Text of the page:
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Script to stay online at all times Internet
Is there a way for me to let a script (or something similar) always check whether I'm online and to re-connect when I'm not? I have a dsl flat and would like my ftp and webserver to stay online. my isp tends to disconnect if after some idle time, and i'd rather not do a permanent ping which is good for "faking" user activity.

Looking forward to your hints
;-) maciana
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Script to stay online at all times | 12 comments | Create New Account
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ping
Authored by: robh on Sep 04, '01 11:00:43AM

What's your definition of "permanent ping" ?

Why not call ping every 5 minutes or less frequently ?
Either do something like

ping -i 300 some.host

or

ping -c 1 some.host > /dev/null
^^ called from a cron job, scheduled to run every 5 minutes.



[ Reply to This | # ]
Use your email client ...
Authored by: eriks on Sep 04, '01 02:36:00PM

I also have an adsl flat rate and my provider cicks me off after several minutes of inactivity. I simply set Mail to check for new mail every minute. That works perfect.
eriks



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ICQ or NFS works for me
Authored by: _merlin on Sep 04, '01 09:05:30PM

I usually have ICQ running and a remote filesystem mounted with NFS. It keeps me online. A cron job to occasionally ping a host should work, too.



[ Reply to This | # ]
ICQ or NFS works for me
Authored by: _merlin on Sep 04, '01 09:05:56PM

I usually have ICQ running and a remote filesystem mounted with NFS. It keeps me online. A cron job to occasionally ping a host should work, too.



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Install your own mailserver!
Authored by: Anonymous on Sep 04, '01 10:00:38PM

If you install a mailserver like postfix and then install fetchmail. You can configure fetchmail to retrieve mail every few minutes from any numbers of accounts!

It will probably only take a few hours to get it going but then you can do all sorts of things like access your email from a web interface and log into your machine remotely to get mail.

It may be a bit of an over kill though :-)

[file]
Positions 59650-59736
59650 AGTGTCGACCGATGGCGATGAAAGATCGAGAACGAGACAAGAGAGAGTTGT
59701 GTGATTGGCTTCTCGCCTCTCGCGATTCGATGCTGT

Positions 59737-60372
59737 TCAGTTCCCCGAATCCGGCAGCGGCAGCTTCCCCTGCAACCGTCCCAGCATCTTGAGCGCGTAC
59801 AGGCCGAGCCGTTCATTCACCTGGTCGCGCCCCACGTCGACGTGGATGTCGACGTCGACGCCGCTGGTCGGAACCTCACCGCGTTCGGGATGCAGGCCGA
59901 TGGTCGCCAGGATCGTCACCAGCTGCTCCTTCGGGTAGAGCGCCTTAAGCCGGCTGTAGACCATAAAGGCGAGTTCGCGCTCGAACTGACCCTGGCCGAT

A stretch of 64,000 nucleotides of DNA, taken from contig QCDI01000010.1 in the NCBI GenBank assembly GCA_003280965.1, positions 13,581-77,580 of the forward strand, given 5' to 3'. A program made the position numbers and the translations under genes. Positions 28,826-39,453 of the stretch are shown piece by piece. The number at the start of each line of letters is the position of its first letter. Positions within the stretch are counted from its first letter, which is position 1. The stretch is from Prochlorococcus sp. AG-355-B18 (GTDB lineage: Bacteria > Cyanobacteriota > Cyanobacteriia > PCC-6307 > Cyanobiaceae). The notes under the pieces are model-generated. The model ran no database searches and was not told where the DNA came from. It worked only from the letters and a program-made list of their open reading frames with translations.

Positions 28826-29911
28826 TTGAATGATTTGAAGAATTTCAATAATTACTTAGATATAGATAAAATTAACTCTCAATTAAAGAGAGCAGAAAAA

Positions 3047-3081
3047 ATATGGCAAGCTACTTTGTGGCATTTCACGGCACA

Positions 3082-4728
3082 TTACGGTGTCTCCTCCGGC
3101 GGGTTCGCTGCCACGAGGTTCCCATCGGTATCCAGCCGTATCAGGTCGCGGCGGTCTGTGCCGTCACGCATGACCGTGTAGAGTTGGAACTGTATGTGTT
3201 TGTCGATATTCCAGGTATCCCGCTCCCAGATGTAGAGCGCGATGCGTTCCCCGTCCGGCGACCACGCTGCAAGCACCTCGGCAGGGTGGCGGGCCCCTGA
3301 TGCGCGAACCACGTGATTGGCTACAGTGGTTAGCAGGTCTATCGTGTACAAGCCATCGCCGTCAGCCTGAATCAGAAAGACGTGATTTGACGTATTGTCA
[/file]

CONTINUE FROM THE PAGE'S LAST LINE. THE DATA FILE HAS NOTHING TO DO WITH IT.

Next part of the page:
[ Reply to This | # ]
Related question
Authored by: ggliddy on Sep 05, '01 02:22:58PM

Another question. How about if your IP is not static? Does anyone know a way for you to find the IP of your machine remotely if it got disconnected and had to reconnect automatically? Or maybe there is a way for OSX to get its own current IP and send it to you by email, etc each time it starts a new connection?



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Re: Related question
Authored by: Darkshadow on Sep 05, '01 09:46:59PM
I don't know how to get the address directly, but I know of a way. If you use PPP, you can use this to get the IP:
  • netstat -nI ppp0 | while read a b c d e; do echo $d | grep [.]; done (There should be a forward slash before the dot there, but the board edited it out)
If you use something via Ethernet, you can do this one:
  • netstat -nI en0 | while read a b c d e; do echo $d | grep -v [A-z]; done
(I use PPP, so the second one is largely untested. It'll work fine as long as whatever method you are signing on with actually changes the ethernet port's IP address) Note that those are capital i's, not lowercase L's (netstat -nI). You could set either of those up as a cron job to have it email the IP address to you (as long as you have sendmail working to sending to email addresses outside your local network).

[ Reply to This | # ]
Related question [finding IP]
Authored by: Anonymous on Sep 06, '01 03:37:32AM

I use DYNDNS.org for this. It works great. You merely sign up for a free (donations accepted) account. It will be 'username.dyndns.org' when you want to reach it. (with "username" being whatever you choose when signing up.) Prior set-up of a dynamic dns client is required. I highly recommend DNSUpdate (by Julien Jalon) -- can be found at: http://mapage.noos.fr/jalon/ (last time I checked.)

After a simple configuration of the client -- fire up the daemon with a nice cocoa gui ... and there ya go. Any time you want to remotely reach your dyndns box, key in, for example "telnet username.dyndns.org" and it will resolve to your constantly updated IP if the DNSUpdate is configured and working correctly. Good Luck.



[ Reply to This | # ]
Related question [finding IP]
Authored by: ths on Sep 06, '01 05:52:13PM

This was a really great tip! I just signed up for dyndns.org and installed the also great and simple to use DNSUpdate. My question is now how to make Apache work over dyndns.org. After turning all the sharing options in the sharing panel I can telnet and ftp to my new host but when I try to access it by WWW I get Apache's "not properly configured" page. The rudimentary index.html in my Sites folder states that I should see an address next to Network Identity in the sharing panel but there is none and neither is there an IP. Typing in my dyndns.org host name doesn't help either. Any ideas?



[ Reply to This | # ]
Related question
Authored by: owain_vaughan on Sep 06, '01 06:25:42AM

How about:

ifconfig ppp0 | grep inet | awk '{ print $2 }'



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Try: IP Reporter
Authored by: eriks on Sep 06, '01 03:34:12PM

Try IP Reporter, it will send you an email (to an html based email service) if your IP address has changed.
You'll get it on:
http://members.home.nl/vissering

eriks



[ Reply to This | # ]
Ping: alive/dead messsage?
Authored by: robleach on Nov 13, '03 08:57:06PM

Is there an option to ping so that it will return a simple alive/dead message like on other unix-based systems? It's annoying that my perl scripts with said system call aren't compatible on macs.



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